Page 1

Wednesday April 20, 2011

P olice Show S on Took Heroic A ctions To S ave Jones Story Page 13

State Study Sheds Light on Per Pupil Funding Story Page 6

Police: Teenager Threatens To Set Fire To Family Home Story Page 9

Photo By Frank Marquart

What’s Inside

The County Times

Wednesday, April 20, 2011

On T he Covers


Police reports show that Commissioner Cindy Jones indeed attempted suicide April 6, refuting family claims that she collapsed on the family property from exhaustion.



More than 2,000 participated in the annual Run and Fun marathon for Hospice on the morning of Saturday, April 16.

“It puts a big question mark out there as to why,” Wood told The County Times. “This one bounces off Friday and they have their first meeting Monday… it doesn’t give people time to prepare.” Angel Systems Inc.

Del. John F. Wood, on the governor’s septic system task force being formed right after the legislative session





P.O. Box 304 20775 Old Great Mills Rd. Great Mills, MD 20634

Teachers picket before schools to remind the community of the April 26 Board of County Commissioners budget hearing. SEE PAGE 15

Don’t let unwanteD

Decorations swarm your tree this season!


St. Michaels School students learn how to make religious icons and the history behind them. See Page 12

The Tiki Bar in Solomons Island opened for the season last Friday, drawing thousands of visitors to converge on the island bar, including many St. Mary’s County residents. From left is Linda Loving of Callaway, John Holmes of Leonardtown, Crystal Currie, of Callaway, Crystal Nelson of Hollywood, Shane Weasenforth of Lexington Park, Greg Casoni of Hollywood and Bobby Burch of Hollywood. The group of friends comes down every year for the annual Tiki Bar opening day.

Also Inside

4 County News 7 Letters 8 Money 9 Crime 10 Obituaries 12 Education 13 Feature Story 14 Newsmakers 15 Community 16 Business Directory 18 Community Calendar 19 Entertainment Calendar 20 Entertainment 21 Fishing 22 Bleachers 23 Sports News Matt Laidley Gary Simpson Katie Facchina 7800 Crain Highway La Plata, MD 20646 301-934-8437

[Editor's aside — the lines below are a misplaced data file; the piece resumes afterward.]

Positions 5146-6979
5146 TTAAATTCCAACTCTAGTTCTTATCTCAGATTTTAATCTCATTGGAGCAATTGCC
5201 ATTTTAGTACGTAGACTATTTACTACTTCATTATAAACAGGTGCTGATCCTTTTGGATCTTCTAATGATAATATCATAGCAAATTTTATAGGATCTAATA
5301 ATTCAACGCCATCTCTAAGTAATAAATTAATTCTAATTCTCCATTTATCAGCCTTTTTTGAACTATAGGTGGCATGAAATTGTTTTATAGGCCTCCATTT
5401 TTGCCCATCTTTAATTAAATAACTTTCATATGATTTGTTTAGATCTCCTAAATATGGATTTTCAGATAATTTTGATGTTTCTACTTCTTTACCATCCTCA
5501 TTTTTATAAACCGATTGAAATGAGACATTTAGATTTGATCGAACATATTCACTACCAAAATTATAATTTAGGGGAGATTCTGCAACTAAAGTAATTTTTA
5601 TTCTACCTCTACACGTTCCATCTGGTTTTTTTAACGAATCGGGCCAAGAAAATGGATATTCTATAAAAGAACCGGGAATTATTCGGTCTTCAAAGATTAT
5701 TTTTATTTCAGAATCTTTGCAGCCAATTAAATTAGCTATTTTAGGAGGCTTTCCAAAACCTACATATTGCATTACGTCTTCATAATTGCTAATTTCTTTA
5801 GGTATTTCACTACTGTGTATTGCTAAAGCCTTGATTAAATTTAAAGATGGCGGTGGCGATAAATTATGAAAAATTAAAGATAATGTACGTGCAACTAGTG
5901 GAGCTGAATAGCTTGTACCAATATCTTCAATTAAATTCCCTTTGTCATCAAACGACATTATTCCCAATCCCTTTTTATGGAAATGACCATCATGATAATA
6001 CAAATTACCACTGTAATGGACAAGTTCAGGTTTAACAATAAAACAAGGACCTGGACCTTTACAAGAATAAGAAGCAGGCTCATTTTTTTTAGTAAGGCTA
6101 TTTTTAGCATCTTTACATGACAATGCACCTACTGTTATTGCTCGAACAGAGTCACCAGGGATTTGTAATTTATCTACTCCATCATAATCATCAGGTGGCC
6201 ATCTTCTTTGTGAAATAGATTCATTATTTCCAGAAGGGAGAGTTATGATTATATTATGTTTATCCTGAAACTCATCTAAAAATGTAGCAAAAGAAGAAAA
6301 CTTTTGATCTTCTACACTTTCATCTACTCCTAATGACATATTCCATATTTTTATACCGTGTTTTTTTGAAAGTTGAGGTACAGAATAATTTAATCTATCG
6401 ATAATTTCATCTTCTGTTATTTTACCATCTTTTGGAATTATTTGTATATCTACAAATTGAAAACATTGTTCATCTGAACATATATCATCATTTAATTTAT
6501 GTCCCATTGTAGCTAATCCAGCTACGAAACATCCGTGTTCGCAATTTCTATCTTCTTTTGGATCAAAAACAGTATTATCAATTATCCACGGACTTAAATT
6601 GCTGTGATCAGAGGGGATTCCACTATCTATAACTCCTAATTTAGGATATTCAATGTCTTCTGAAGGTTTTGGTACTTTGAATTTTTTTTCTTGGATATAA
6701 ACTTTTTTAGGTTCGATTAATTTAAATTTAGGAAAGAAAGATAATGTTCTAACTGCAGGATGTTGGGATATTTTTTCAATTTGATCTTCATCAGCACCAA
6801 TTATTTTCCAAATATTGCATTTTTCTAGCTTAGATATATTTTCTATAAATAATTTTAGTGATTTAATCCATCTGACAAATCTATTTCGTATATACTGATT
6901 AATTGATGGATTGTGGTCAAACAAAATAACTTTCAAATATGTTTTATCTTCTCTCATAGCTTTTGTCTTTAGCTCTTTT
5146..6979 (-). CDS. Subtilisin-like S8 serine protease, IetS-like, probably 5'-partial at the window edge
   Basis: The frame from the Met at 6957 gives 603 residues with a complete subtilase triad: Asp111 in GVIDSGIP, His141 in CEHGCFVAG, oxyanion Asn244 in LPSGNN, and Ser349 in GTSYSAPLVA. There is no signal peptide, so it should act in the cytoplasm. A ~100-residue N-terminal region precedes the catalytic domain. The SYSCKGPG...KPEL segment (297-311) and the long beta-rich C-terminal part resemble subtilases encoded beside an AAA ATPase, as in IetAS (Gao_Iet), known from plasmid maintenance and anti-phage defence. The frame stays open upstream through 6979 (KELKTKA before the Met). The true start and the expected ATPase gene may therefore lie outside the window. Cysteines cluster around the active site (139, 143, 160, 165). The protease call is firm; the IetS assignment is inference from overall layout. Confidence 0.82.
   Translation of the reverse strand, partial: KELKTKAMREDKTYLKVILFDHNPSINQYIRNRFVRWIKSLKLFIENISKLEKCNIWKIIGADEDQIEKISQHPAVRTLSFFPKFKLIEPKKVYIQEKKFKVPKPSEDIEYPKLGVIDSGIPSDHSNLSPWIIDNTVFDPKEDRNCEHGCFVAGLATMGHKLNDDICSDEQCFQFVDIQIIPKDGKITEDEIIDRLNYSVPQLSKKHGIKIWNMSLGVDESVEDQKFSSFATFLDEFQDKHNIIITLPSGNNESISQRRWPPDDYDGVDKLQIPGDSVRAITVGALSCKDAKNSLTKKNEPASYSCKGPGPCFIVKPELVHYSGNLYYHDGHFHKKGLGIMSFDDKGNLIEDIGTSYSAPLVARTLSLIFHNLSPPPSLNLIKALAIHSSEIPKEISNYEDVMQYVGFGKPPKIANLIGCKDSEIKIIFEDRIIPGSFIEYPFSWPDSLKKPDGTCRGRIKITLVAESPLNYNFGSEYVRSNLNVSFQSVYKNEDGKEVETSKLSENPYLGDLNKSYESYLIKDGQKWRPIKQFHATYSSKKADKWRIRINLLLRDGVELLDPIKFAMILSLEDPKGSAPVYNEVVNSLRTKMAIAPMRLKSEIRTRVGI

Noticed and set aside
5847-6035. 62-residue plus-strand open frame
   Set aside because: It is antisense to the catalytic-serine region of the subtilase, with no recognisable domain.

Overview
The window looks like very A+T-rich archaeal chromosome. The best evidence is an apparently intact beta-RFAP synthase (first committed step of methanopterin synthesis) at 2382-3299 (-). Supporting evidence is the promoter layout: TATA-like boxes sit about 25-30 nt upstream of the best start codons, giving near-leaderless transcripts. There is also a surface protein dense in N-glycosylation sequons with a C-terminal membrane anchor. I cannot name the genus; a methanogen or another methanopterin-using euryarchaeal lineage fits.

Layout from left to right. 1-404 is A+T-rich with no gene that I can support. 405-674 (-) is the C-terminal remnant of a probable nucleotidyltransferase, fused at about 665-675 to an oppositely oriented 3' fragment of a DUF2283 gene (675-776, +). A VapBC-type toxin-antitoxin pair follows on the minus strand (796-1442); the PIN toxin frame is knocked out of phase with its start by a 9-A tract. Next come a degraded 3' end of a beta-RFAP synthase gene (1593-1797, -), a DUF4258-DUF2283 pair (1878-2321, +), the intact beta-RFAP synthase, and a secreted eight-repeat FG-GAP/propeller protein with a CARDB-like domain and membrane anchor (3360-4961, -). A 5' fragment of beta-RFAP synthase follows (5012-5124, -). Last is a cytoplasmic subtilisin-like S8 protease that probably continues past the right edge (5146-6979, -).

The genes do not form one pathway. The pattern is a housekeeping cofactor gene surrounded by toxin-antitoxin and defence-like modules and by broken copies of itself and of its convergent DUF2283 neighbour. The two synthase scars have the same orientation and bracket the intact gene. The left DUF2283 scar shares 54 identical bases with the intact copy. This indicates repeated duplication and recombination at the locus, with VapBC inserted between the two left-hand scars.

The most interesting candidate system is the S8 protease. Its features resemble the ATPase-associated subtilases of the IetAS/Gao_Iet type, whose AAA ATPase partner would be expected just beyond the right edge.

events calendar For The Community Calendar See Page 18 For Events Happening This Week.


Wednesday, April 20, 2011

The County Times

The County Times

Wednesday, April 20, 2011


ews Jones Getting Support Town Takes Action on From Local GOP Property Maintenance By Guy Leonard Staff Writer With police reports confirming that Commissioner Cindy Jones attempted suicide April 6, refuting the family’s statements that she only collapsed from exhaustion, local GOP organizations still say they are supporting the embattled commissioner, but one close to Jones called on her to make a statement now that the police investigation has finished. “We do expect her to be honest,” said Deb Ray, president of the Republican Women in St. Mary’s, who counted herself as Jones’ friend. “I would think that we the citizens would expect … our politicians to be honest in their dealings with us. “I think she needs to be called on to make a statement about the truth, to resolve the issues,” Ray said. Attempts to contact Cindy Jones through e-mail and by phone for comment were not successful as of press time Tuesday. She said that the decision for Jones to remain in office, which the family’s statements have indicated she will do, is ultimately up to her and it will be up to the public to decide what to believe. “The people will decide for themselves,” Ray said. “The people of St. Mary’s County are forgiving and understanding in this … I know of no pressure for her to resign. We’re supporting Cindy and want her to get better.” After reading last week’s statement from

the family and then learning of the details of police reports, Ray said that she was still unsure what the whole truth of the matter was. “It’s a difficult situation, I think the truth lies somewhere in the middle,” Ray told The County Times. David Willenborg, chair of the county’s Republican Central Committee, said that the organization is also supporting Jones. “She was resoundingly elected and we stand behind the voters’ choice,” Willenborg said. “We’re doing nothing in regards to reviewing any process needed in anybody stepping down. “We’re going to take a reactionary stance; we’re going to be there to support her,” he said. Willenborg said that if Jones were to step down then the Republican Central Committee would submit a list of four names to Gov. Martin O’Malley, who would then choose one of the names to serve as a replacement. The governor could reject all four names, he said, and the process would begin again until a new commissioner was chosen. But creating a list is not something the GOP committee wants to have to do, he said. “We hope we won’t have to go through that process,” Willenborg said. Mary Burke-Russell, vice chair of the central committee, said that the vote was unanimous among committee members to support Jones in staying on as a commissioner. “If that was her desire we stand behind her,” Burke-Russell said.